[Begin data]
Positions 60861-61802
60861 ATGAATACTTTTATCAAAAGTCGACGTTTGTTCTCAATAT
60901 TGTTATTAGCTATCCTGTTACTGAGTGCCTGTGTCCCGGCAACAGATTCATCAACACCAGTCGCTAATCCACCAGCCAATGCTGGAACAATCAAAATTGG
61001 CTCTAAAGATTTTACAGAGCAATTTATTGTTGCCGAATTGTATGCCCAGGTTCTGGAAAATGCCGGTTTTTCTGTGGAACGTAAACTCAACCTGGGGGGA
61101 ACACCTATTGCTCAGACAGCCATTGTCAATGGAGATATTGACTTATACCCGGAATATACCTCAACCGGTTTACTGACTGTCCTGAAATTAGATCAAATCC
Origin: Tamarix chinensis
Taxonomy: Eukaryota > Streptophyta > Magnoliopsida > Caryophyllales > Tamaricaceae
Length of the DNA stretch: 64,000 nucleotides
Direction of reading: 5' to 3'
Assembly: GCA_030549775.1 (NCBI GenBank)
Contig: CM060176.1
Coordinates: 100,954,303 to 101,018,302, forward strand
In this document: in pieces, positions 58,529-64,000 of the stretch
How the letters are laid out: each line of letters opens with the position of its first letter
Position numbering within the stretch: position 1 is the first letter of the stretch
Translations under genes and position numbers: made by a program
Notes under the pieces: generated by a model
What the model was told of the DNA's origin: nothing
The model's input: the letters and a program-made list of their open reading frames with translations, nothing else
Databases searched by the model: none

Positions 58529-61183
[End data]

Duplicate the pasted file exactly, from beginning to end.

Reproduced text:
Positions 60861-61802
60861 ATGAATACTTTTATCAAAAGTCGACGTTTGTTCTCAATAT
60901 TGTTATTAGCTATCCTGTTACTGAGTGCCTGTGTCCCGGCAACAGATTCATCAACACCAGTCGCTAATCCACCAGCCAATGCTGGAACAATCAAAATTGG
61001 CTCTAAAGATTTTACAGAGCAATTTATTGTTGCCGAATTGTATGCCCAGGTTCTGGAAAATGCCGGTTTTTCTGTGGAACGTAAACTCAACCTGGGGGGA
61101 ACACCTATTGCTCAGACAGCCATTGTCAATGGAGATATTGACTTATACCCGGAATATACCTCAACCGGTTTACTGACTGTCCTGAAATTAGATCAAATCC
Origin: Tamarix chinensis
Taxonomy: Eukaryota > Streptophyta > Magnoliopsida > Caryophyllales > Tamaricaceae
Length of the DNA stretch: 64,000 nucleotides
Direction of reading: 5' to 3'
Assembly: GCA_030549775.1 (NCBI GenBank)
Contig: CM060176.1
Coordinates: 100,954,303 to 101,018,302, forward strand
In this document: in pieces, positions 58,529-64,000 of the stretch
How the letters are laid out: each line of letters opens with the position of its first letter
Position numbering within the stretch: position 1 is the first letter of the stretch
Translations under genes and position numbers: made by a program
Notes under the pieces: generated by a model
What the model was told of the DNA's origin: nothing
The model's input: the letters and a program-made list of their open reading frames with translations, nothing else
Databases searched by the model: none

Positions 58529-61183